Introduction to Practical Non-Fiction Filmmaking - EN52048

Quick Facts

  • Postgraduate
  • 20 Credits
  • Semester 2
  • English - School of Humanities
  • Coursework 100%

Module Details

Week 1: Introduction: What is Non-Fiction Film

Week 2: Lighting at Interview  

Week 3: Interviewing on Camera

Week 5: Editing an Interview

Week 6: Scripting Non-Fiction Films

Week 7: Researching and Filming the Archives

Week 9: Finding, Clearing and Editing Found Footage

Week 11: Preparing a Rough Cut: Music and Sound

The students will also attend weekly screenings of important non-fiction films and fortnightly one-hour discussion sessions for reflection about theory and practice. 

 

Convenor

Dr Brian Hoyle

 

Teaching staff

Dr Brian Hoyle – Module Leader, all sessions

Malcolm Finnie – Training sessions

Teaching

The teaching will be all be face-to-face and will involve workshops, tutorials, seminars and training session. The students will have the opportunity to learn practical skill and reflect upon their practice. 

Assessment

The intended learning outcomes of the module are assessed by a finished scene of around five or ten minutes, directed, shot, scripted and edited by the student. This will count for 70% of the module grade. They will also produce a reflecive essay in which they assess their working process. This will count for 30% of the grade.

Assessment type

Weighting (%)

Finished Scene

70%

Reflective Essay

30%

Reading

Access the online reading list system

Module Aims

Upon completion of the module, the successful student will be have gained:

  1. The ability to produce and direct a short documentary or essay film
  2. An appreciation, and practical experience of non-fiction filmmaking
  3. Experience interviewing subjects and building the art of screenplay from interviews and research
  4. A practical understanding and experience of the basic techniques of cinematography and film editing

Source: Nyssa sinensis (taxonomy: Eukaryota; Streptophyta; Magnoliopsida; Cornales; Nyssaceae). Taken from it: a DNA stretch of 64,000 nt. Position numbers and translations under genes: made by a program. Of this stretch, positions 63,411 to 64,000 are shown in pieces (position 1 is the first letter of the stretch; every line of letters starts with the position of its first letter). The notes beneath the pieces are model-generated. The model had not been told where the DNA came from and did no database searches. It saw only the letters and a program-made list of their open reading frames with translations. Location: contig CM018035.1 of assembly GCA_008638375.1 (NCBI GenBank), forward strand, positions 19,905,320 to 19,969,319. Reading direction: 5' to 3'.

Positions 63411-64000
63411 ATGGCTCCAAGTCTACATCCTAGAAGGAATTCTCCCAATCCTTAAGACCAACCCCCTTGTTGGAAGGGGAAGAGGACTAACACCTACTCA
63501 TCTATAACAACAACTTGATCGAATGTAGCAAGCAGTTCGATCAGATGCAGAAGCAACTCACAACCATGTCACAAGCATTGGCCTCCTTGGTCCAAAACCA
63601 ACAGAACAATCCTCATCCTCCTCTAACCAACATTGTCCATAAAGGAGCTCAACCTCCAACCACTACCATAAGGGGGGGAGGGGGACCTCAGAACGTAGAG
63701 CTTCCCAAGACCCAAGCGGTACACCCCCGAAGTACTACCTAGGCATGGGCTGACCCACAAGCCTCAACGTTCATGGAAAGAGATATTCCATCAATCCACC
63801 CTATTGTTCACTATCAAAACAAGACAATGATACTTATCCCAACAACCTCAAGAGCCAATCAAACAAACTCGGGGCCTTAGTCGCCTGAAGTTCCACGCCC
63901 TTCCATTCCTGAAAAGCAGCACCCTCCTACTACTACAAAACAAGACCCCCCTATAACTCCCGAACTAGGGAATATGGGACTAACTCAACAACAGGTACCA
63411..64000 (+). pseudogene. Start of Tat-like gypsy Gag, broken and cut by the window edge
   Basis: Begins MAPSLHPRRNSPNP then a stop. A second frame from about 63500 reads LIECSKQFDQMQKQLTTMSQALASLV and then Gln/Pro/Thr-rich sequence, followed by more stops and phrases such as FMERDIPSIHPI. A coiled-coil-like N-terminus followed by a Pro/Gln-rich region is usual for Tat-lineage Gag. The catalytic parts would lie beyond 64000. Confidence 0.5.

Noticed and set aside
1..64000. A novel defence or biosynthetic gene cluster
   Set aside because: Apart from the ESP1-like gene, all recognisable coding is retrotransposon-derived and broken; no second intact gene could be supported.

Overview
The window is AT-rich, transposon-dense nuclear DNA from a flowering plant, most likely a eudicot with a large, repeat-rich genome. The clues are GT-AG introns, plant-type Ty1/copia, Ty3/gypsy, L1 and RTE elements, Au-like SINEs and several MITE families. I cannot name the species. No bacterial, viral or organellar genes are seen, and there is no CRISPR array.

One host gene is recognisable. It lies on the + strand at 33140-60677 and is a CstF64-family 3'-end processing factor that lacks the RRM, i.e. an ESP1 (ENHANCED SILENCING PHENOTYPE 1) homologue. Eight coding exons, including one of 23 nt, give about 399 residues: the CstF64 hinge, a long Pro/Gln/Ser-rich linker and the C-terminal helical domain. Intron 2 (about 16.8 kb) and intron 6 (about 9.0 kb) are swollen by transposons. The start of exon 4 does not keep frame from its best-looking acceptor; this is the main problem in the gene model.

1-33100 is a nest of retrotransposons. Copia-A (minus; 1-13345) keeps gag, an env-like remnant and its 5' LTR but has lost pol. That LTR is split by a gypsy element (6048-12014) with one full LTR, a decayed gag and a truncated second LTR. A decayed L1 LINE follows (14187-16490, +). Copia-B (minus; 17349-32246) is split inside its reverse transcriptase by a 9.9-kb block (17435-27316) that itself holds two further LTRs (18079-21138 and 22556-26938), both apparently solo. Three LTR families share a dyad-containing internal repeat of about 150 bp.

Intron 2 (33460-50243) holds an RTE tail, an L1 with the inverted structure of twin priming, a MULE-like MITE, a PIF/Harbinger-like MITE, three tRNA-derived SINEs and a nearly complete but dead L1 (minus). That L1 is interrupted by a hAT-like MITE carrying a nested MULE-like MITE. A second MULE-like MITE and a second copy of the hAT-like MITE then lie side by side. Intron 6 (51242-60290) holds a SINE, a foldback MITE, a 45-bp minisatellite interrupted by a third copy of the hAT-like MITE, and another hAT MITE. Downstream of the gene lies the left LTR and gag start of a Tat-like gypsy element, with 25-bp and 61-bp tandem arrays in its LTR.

5. A deeper understanding of the aesthetics and grammar of the non-fiction film 

Intended learning outcomes

The intended learning outcomes are as follows:

Knowledge and understanding

  • to demonstrate a detailed knowledge of non-fiction film production
  • to understand and apply specific film language, concepts and terminology
  • to demonstrate an ability to apply practical skills by making a short documentary

Subject-specific practical and intellectual skills and attributes.

  • to respond to constructive feedback about their practical work both formally and informally from tutors and peers
  • to exchange views about film practice with others in a constructive and open-minded context and to work co-operatively with other students
  • to express their own opinions and defend their own critical judgments and practical work by drawing on key themes and debates in Film Studies

Transferable, employability and enterprise skills and attributes.

  • acquire a range of transferable skills, graduate attributes and personal qualities, which will enhance their confidence and independence both during and after their studies
  • develop an independent, organised approach to learning, and thereby practise time management skills through working to deadlines